Toby Brooks, his fiancee and their three young daughters waited outside Clayton’s police station Tuesday, in anticipation of seeing their 16-year-old dog for the first time in more than a month.
Coco, a frail white miniature poodle, went missing from her home in Concord, just north of Charlotte, on July 20. She turned up 770 miles away in a small town in central Massachusetts nearly three weeks later.
She was reunited with her family in Clayton, where animal control officer Angie Lee was among those responsible for bringing Coco back to North Carolina. It was Lee who emerged from the police department’s doors with Coco in her arms, freshly trimmed, wearing a white dress with pink and purple bows, wrapped in a blanket.
Lee handed Coco over to Brooks. He scratched her stomach with his finger, and she licked his hand. Then he placed Coco on the ground so his three young daughters – ages 8, 3, and 2 – could play with her.
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“I’m just excited to see her again,” Brooks said. “I was thinking she was gone.”
Coco, who is now blind and deaf, was an eight-week-old puppy when Brooks got her for his ninth birthday. She has been with him since.
Brooks said he was at work when Coco escaped from the family’s fenced backyard. He said he thinks his children accidentally left the gate open when they let her and the family’s other two dogs out of the house.
Brooks said he searched for Coco night and day and began to lose hope.
“I assumed somebody had picked her up because she was so little,” he said. “But I didn’t think she’d get that far. It wasn’t fun to think that she was gone and there was nothing I could do about it. To have her for so long and know that she’s gone – it wasn’t really a good feeling.”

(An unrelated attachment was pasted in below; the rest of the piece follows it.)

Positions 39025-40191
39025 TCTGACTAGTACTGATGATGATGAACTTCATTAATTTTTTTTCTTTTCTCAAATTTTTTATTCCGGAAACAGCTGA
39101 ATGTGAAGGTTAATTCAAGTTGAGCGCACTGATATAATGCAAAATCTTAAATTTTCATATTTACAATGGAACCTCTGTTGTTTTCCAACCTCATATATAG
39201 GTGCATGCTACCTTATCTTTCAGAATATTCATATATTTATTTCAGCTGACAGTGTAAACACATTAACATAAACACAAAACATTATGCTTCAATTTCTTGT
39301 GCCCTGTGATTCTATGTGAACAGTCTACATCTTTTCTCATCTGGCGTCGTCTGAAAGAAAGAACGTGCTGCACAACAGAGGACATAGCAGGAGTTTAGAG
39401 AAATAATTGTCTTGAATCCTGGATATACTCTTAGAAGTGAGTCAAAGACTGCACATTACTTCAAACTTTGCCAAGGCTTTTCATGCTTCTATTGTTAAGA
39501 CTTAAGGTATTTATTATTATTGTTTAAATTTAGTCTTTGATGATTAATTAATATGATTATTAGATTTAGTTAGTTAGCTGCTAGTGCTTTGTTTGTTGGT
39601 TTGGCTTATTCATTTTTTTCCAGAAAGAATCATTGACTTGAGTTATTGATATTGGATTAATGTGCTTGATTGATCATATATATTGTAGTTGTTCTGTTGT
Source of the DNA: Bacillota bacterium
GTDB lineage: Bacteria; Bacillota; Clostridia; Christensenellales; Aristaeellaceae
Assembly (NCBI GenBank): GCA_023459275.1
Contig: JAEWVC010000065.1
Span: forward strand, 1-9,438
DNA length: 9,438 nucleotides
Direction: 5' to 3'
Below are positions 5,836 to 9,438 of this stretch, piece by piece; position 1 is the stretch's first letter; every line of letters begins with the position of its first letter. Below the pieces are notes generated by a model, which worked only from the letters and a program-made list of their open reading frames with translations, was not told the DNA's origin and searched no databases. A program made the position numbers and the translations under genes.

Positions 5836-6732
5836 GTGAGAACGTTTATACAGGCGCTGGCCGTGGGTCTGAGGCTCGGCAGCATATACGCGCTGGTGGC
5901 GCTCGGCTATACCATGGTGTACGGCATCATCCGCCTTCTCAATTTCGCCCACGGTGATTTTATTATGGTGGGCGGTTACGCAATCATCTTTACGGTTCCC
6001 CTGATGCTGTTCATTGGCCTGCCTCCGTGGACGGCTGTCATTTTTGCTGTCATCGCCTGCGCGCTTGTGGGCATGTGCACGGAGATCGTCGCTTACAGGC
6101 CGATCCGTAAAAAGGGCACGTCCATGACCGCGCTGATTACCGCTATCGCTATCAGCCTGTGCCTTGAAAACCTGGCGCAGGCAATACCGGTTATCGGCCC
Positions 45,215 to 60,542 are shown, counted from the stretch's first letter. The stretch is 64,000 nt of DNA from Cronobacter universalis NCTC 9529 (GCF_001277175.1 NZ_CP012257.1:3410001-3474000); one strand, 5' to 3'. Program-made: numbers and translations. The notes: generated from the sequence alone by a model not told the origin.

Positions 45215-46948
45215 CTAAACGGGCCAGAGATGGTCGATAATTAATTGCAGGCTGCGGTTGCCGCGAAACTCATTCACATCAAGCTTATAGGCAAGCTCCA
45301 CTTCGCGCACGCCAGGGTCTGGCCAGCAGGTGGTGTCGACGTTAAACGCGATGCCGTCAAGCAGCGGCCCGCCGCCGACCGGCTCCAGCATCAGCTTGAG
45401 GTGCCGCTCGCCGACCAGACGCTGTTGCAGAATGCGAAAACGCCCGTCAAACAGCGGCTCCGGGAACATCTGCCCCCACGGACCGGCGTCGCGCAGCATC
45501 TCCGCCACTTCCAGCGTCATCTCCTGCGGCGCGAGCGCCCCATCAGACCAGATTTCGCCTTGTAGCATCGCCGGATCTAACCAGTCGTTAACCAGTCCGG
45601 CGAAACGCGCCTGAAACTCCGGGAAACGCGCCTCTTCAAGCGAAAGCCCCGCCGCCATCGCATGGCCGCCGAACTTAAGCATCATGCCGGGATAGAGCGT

Coco was found Aug. 9 in the small, central Massachusetts town of Belchertown, where the animal control office received a tip about a stray poodle on the road without an ID tag.
Animal control officer Anna Kuralt-Fenton said that after she posted a picture of Coco to the department’s Facebook page, someone called and said that a neighbor had spotted the lost dog in Concord and brought it to Massachusetts. The caller told Kuralt-Fenton that the neighbor realized she couldn’t care for the dog and left her on the street.
Kuralt-Fenton wanted to see if she could locate the owners in North Carolina. On a Facebook page used by animal control officers, she asked if someone in North Carolina could help her. Lee offered to help, even though the dog wasn’t from Clayton.
Lee posted a picture of the dog on lost-dog sites in and around Concord and began to get a flood of emails from people who had lost their poodles. One of the emails was from Brooks.
Kuralt-Fenton then submitted a request to a national nonprofit, Pilots N Paws Pets and Rescue Service, a group of volunteers, pilots and plane owners around the country who rescue, shelter or foster animals and fly them where they need to go. A pilot in Massachusetts agreed to fly Coco as far as Allentown, Penn., where another couple flew her to Smithfield on Sunday.
Lee took care of the dog, including a trip to the groomer Tuesday morning, before the reunion with Brooks and his family.
“To know that she’s going home tonight with her family, with the people that love her and with the people she loves, is the best feeling ever,” Lee said.
Lee knelt down beside Brooks’ step-daughter, Lacie Hill, 8, who was holding Coco, and asked her to promise to take care of her and love her forever.
Lacie nodded and said she would. As Lacie held her in her arms, Coco closed her eyes and drifted off to sleep.